Sarah Craig | December 9, 2016
Alex Perkins, PhD, Eck Family Assistant Professor in the Department of Biological Sciences, and a member of the Eck Institute for Global Health, along with Guido Espana who holds a postdoctoral position in the Perkins laboratory, were recently published in the journal PLoS Medicine. The results of their study are important contributions to the evidence base that led the World Health Organization (WHO) to form their policy position on the only currently available dengue vaccine.
According to the lead author, Stefan Flasche from the London School of Hygiene & Tropical Medicine, UK, the first available dengue vaccine, CYD-TDV(Dengvaxia), is estimated to reduce the burden of dengue and be potentially cost effective in settings where infections with dengue are common. Perkins notes, “this is an important discovery that suggests to the WHO that a one-size-fits-all policy recommendation for use of the Dengvaxia vaccine is not advisable.”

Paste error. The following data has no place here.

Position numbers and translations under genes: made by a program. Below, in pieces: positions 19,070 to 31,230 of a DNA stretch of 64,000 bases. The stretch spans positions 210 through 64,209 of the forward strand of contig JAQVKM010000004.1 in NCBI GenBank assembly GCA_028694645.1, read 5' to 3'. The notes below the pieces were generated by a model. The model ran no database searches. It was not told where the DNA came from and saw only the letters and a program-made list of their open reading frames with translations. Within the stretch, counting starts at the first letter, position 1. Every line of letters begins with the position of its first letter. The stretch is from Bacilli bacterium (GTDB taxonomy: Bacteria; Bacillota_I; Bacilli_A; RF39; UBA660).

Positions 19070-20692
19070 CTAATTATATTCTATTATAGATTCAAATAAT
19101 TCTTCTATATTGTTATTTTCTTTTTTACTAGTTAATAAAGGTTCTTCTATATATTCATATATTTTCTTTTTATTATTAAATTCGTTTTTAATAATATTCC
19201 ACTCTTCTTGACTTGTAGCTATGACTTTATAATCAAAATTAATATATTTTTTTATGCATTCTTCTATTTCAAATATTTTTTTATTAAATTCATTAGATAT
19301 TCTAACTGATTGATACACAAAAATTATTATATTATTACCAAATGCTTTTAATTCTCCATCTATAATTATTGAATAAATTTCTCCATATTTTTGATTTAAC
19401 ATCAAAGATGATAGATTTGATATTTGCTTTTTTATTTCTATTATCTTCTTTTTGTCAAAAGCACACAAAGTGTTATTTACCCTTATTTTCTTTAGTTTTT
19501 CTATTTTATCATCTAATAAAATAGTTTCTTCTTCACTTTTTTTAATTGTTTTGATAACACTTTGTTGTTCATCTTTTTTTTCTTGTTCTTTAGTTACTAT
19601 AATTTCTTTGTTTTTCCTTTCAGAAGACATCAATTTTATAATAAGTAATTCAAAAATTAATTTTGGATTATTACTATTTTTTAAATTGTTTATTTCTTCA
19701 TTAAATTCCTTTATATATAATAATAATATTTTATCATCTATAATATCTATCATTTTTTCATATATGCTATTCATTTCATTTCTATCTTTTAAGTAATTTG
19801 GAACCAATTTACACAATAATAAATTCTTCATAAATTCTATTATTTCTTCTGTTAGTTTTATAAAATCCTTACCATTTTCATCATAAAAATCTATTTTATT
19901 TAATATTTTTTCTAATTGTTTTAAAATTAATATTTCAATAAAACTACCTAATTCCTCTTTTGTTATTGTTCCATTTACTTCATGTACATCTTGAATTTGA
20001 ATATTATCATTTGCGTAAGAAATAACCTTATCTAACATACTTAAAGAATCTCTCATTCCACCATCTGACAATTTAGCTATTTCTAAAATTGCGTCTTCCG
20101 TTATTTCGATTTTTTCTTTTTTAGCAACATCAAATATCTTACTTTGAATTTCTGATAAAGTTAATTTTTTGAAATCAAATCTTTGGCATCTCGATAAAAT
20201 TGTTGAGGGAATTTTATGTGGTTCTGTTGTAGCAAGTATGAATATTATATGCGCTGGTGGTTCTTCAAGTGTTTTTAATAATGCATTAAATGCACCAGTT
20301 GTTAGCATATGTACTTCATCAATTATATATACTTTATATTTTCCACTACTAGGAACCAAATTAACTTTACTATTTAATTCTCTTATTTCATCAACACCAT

The international team reported on predictions from eight independent dynamic modeling groups including long-term safety, public health impact, and cost-effectiveness of routine vaccination with Dengvaxia in a range of transmission settings.
Supporting the research component at Notre Dame was the University’s Center for Research Computing where computational resources, such as compute cores to run models, data storage, and the High Performance Computing user support team, are available for Notre Dame faculty, staff and students to utilize to advance their research.